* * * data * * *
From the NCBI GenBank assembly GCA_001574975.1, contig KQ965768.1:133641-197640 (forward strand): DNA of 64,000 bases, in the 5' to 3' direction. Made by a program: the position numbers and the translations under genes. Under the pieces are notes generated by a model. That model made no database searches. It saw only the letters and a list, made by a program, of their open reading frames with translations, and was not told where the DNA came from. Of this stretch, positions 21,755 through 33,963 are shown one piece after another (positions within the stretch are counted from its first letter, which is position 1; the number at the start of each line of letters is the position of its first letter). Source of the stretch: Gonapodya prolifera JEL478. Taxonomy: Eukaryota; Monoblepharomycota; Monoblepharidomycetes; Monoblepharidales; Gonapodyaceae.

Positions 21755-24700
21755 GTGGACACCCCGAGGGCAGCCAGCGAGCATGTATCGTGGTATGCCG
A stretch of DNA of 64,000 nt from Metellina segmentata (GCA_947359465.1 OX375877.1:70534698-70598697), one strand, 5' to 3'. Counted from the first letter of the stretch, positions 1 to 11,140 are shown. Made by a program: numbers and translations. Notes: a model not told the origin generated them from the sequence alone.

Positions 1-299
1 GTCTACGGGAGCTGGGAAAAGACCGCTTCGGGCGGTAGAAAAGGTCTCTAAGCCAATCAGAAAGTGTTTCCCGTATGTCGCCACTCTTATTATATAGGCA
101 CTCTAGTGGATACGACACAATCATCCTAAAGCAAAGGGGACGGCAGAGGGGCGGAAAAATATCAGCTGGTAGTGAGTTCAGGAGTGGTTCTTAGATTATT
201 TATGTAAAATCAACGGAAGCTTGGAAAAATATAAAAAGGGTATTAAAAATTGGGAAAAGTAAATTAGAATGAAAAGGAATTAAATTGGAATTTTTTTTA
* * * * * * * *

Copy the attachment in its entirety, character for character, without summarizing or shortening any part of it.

From the NCBI GenBank assembly GCA_001574975.1, contig KQ965768.1:133641-197640 (forward strand): DNA of 64,000 bases, in the 5' to 3' direction. Made by a program: the position numbers and the translations under genes. Under the pieces are notes generated by a model. That model made no database searches. It saw only the letters and a list, made by a program, of their open reading frames with translations, and was not told where the DNA came from. Of this stretch, positions 21,755 through 33,963 are shown one piece after another (positions within the stretch are counted from its first letter, which is position 1; the number at the start of each line of letters is the position of its first letter). Source of the stretch: Gonapodya prolifera JEL478. Taxonomy: Eukaryota; Monoblepharomycota; Monoblepharidomycetes; Monoblepharidales; Gonapodyaceae.

Positions 21755-24700
21755 GTGGACACCCCGAGGGCAGCCAGCGAGCATGTATCGTGGTATGCCG
A stretch of DNA of 64,000 nt from Metellina segmentata (GCA_947359465.1 OX375877.1:70534698-70598697), one strand, 5' to 3'. Counted from the first letter of the stretch, positions 1 to 11,140 are shown. Made by a program: numbers and translations. Notes: a model not told the origin generated them from the sequence alone.

Positions 1-299
1 GTCTACGGGAGCTGGGAAAAGACCGCTTCGGGCGGTAGAAAAGGTCTCTAAGCCAATCAGAAAGTGTTTCCCGTATGTCGCCACTCTTATTATATAGGCA
101 CTCTAGTGGATACGACACAATCATCCTAAAGCAAAGGGGACGGCAGAGGGGCGGAAAAATATCAGCTGGTAGTGAGTTCAGGAGTGGTTCTTAGATTATT
201 TATGTAAAATCAACGGAAGCTTGGAAAAATATAAAAAGGGTATTAAAAATTGGGAAAAGTAAATTAGAATGAAAAGGAATTAAATTGGAATTTTTTTTA